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What is a Project Anyway?


Let's do an experiment. I'd like you to answer this question: what is a project? I'm not asking in the sense of "Do you know the official and correct definition of the word?" I'm asking what you think of when you use the word project. Take a moment to think about it and write it down. Now go ask one of your colleagues to do the same thing. Put the two pieces of paper side-by-side and see what you find.

You will almost certainly see that you will have two different definitions of the word. Talk about them for a moment and you'll probably find that you can agree that you are talking about the same thing. One of you may have something like "A series of tasks the produce a change." The other might have something like "An objective that has to be achieved." Different, but not that different, right? Not exactly. You'll find the definitions range from "A task," all the way to "An Objective", and while one usually implies the other, these are two very different things.

You can repeat this experiment with random people you meet on the street (I'd recommend you don't because people will tend to give you odd looks and shuffle uneasily around you without speaking) and if you ask 10 different people, you'll get 10 different definitions of the word. Again, with some discussion you could probably agree you're talking generally about the same thing, but you can't ignore the fact that the definitions are different.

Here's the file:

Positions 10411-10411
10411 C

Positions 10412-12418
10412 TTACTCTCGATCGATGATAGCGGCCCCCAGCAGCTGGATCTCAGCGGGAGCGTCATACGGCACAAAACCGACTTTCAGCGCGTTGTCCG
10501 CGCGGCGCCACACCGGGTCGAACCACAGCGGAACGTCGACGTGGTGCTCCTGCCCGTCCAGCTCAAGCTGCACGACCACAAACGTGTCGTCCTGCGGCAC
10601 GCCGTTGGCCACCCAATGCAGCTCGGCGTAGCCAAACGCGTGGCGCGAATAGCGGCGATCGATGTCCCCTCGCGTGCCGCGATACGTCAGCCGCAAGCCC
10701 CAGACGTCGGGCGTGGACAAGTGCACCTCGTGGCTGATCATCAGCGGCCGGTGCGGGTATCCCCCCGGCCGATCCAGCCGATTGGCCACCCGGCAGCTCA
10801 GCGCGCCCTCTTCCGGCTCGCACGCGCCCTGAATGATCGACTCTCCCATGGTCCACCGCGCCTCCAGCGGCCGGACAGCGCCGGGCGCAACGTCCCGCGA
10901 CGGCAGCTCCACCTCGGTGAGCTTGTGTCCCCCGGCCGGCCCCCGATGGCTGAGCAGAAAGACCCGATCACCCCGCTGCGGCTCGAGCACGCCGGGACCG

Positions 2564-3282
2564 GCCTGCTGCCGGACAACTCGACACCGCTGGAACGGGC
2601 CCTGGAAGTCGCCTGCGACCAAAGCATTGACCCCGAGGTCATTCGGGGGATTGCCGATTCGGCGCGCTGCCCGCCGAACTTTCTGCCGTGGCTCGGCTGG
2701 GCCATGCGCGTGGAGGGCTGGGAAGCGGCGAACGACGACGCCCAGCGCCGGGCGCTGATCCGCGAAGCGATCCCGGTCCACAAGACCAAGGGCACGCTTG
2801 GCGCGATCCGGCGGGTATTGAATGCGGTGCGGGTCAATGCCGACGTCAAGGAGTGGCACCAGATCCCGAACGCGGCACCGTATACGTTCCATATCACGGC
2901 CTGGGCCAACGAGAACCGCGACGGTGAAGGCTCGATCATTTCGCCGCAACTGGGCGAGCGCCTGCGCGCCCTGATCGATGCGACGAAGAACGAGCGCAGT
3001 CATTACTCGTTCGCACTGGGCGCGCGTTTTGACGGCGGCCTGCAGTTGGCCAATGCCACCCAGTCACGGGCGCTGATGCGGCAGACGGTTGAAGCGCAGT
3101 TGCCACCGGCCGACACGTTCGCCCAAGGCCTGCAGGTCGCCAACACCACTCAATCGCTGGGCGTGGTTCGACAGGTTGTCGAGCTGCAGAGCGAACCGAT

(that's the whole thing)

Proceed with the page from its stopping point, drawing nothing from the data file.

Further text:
Now ask yourself another question: what might happen if a group of people is assigned to work together on something called a 'project' and they all come to the table with a slightly different understanding of just what a project is in the first place? One person is thinking s/he needs to define some tasks they need to do in the next week, while another is entirely focused on trying to understand the objective they need to accomplish and sees no value in talking about tasks yet.

To make matters worse, what if these people don't start off by first agreeing on a what a project is before moving on to tackle their specific assignment? In a word: conflict. Not necessarily out-and-out, in-your-face, fisticuffs conflict, but a subtle, slow-burn-frustration kind of conflict. The kind that leads to irritation and dis-engagement. And frustratingly for the people on the team, they won't really understand why the conflict exists. They often think they have an issue with their colleagues' interpretation of the current assignment when what they're really struggling with is the underlying process by which they will work together to accomplish the assignment.

When we don't share a common language, a common process, and common tools, the best intentions in the world are not enough to create success. In my experience, we too often make the assumption that we're working from a shared understanding of how we'll tackle a 'project', without ensuring that we first understand the process by which we'll work together. When things start to go wrong, there is no way to address the issues if we don't have an understanding of the causes.

Next time you're invited to join a project team, start by agreeing on the overall process before you tackle anything to do with the specific assignment.